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Article: Exercises can prevent fainting

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ATLANTA (AP) - Feeling faint? Cross your ankles. Squeeze your knees. Grip a ball. Simple muscle-tensing exercises like these can keep you from passing out, say researchers who did a scientific study of the problem.

Lots of people have fainted at least once in their life, usually with little consequence other than embarrassment.

But for some, it's a frequent occurrence that is especially dangerous if it happens while they are driving or if they have jobs like piloting airplanes.

"If they have one episode during a flight, they have a problem," said Dr. Nynke van Dijk of the University of Amsterdam, who led the study with financing from the Netherlands Heart Foundation and presented results at a meeting of heart doctors in Atlanta.

Exercise has many benefits, but this is the first scientific study testing specific techniques for fainting.

"They are very cheap, have no known side effects as far as we know and are very easy to teach patients," she said.

Fainting is a reflex that can be triggered by stress, dehydration, low blood pressure, certain medications and many other factors. The heart strenuously contracts, the heart rate falls and blood pressure drops. Blood drains from the head and pools in the abdomen, causing the patient to lose consciousness and collapse.

"It's a very common complaint in doctors' offices," and a problem that many patients find frightening, said Dr. Matthew Wolff, cardiology chief at the University of Wisconsin-Madison.

Van Dijk and fellow scientists wanted to see if people who feel a fainting spell coming on could do exercises to raise blood pressure and abort it.

They studied 223 frequent fainters ages 16 to 70. About half were given the usual counseling about avoiding stress and other triggers of fainting and increasing salt and water intake to raise their blood pressure.

Others were taught three exercises:

- Leg crossing, at the ankles while squeezing the thighs together and tensing abdominal muscles.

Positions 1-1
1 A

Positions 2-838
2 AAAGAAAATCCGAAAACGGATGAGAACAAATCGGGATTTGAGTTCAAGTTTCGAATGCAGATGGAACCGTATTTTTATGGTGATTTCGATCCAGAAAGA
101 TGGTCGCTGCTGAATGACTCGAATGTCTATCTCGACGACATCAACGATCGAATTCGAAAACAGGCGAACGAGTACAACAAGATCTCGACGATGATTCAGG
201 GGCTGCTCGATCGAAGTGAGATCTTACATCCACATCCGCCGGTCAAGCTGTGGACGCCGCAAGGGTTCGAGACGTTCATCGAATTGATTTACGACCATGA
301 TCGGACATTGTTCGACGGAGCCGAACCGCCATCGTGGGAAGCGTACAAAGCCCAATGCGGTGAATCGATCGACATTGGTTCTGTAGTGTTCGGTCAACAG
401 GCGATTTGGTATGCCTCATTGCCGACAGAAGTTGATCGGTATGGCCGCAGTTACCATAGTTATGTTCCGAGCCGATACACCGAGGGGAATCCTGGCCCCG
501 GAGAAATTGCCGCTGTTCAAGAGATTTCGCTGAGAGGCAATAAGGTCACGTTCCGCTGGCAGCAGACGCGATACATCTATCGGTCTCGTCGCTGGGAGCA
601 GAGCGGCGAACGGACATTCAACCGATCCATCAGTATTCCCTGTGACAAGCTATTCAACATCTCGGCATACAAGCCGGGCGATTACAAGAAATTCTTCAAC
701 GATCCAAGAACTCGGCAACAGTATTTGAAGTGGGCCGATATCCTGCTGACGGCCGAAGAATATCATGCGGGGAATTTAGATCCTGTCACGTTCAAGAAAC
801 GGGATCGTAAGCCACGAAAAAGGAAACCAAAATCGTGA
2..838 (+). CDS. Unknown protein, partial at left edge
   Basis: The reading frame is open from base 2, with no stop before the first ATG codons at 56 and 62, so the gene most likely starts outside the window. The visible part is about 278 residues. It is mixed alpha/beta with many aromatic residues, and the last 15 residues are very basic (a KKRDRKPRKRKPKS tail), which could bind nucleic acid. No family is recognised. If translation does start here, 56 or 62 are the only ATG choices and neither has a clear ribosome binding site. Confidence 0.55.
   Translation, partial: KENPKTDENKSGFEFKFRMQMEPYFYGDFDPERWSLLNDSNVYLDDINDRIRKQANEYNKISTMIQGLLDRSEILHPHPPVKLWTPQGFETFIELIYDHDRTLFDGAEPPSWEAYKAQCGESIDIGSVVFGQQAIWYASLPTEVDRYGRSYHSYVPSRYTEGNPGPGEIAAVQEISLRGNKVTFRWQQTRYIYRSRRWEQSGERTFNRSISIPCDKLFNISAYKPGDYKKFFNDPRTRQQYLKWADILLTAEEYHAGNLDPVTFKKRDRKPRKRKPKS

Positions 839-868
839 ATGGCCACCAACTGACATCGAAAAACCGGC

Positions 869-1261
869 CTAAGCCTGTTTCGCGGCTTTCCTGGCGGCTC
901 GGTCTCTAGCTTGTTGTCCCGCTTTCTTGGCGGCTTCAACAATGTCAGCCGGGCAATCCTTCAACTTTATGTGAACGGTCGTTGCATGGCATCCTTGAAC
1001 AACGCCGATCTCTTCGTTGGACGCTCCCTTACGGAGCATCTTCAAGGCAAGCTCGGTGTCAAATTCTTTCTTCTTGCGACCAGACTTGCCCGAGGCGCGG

- Hand gripping, by interlocking fingertips and pulling arms in opposite directions.

- Arm tensing, by rhythmically squeezing a soft ball while also tensing thighs and abs.

Over the next 14 months, about one-third of those taught the exercises had a fainting spell compared with half of those who weren't taught the muscle-tensing methods.

People who learned the exercises actually described using them to cut short a spell of lightheadedness, van Dijk said.

She taught her patients the exercises in half an hour, and said many variations are possible - tighten your thighs and butt "like dancing the tango," she recommended.

"The stuff really works," and doesn't involve drugs or any risk, said Dr. James Stein, another University of Wisconsin cardiologist.

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I think that a lot of us who have had POTS for a while already do those maneuvers automatically, which is why lots of us don't actually pass out unless we are strapped to a tilt table and can't do many of those compensatory maneuvers. One of my doctors showed me once that one of my "bad habits" (sitting hunched forward and with my legs crossed) actually boosts my systolic blood pressure by about 10 mm Hg. No wonder the temptation to sit that way was so irresistable.

One useful maneuver they didn't mention in the article. If you get badly lightheaded from standing up too fast, tilt your head forward until your chin hits your chest. I learned that one from a retired nurse.

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Yeh thats so true... i find myself going up and down on my toes to try and make the blood flow plus standing with my feet crossed and the foot thats behind kind of horizontal which keeps me steady. One doc put it down to bad posture but i think it actually helps me keep upright..

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Mayo's docs presented information on "counter maneuvers" to prevent fainting a few years back. I used to have links that included photos of how to position oneself, but can't find them anymore. Anyway, just wanted to share that it sounds like the Dutch group replicated the original Mayo study.


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